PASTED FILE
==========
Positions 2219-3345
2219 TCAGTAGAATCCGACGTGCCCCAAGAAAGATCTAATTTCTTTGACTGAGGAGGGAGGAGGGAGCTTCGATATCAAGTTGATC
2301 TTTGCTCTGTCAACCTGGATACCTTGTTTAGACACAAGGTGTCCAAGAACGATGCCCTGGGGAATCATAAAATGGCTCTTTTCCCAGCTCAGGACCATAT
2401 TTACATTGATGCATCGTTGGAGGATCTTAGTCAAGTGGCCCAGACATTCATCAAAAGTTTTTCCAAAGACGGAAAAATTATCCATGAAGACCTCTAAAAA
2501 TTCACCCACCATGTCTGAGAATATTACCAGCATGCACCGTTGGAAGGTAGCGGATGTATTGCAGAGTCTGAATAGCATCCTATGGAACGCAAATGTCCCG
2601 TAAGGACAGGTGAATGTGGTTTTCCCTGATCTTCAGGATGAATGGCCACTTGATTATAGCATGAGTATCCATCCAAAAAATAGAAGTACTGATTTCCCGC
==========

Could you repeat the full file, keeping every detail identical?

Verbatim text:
Positions 2219-3345
2219 TCAGTAGAATCCGACGTGCCCCAAGAAAGATCTAATTTCTTTGACTGAGGAGGGAGGAGGGAGCTTCGATATCAAGTTGATC
2301 TTTGCTCTGTCAACCTGGATACCTTGTTTAGACACAAGGTGTCCAAGAACGATGCCCTGGGGAATCATAAAATGGCTCTTTTCCCAGCTCAGGACCATAT
2401 TTACATTGATGCATCGTTGGAGGATCTTAGTCAAGTGGCCCAGACATTCATCAAAAGTTTTTCCAAAGACGGAAAAATTATCCATGAAGACCTCTAAAAA
2501 TTCACCCACCATGTCTGAGAATATTACCAGCATGCACCGTTGGAAGGTAGCGGATGTATTGCAGAGTCTGAATAGCATCCTATGGAACGCAAATGTCCCG
2601 TAAGGACAGGTGAATGTGGTTTTCCCTGATCTTCAGGATGAATGGCCACTTGATTATAGCATGAGTATCCATCCAAAAAATAGAAGTACTGATTTCCCGC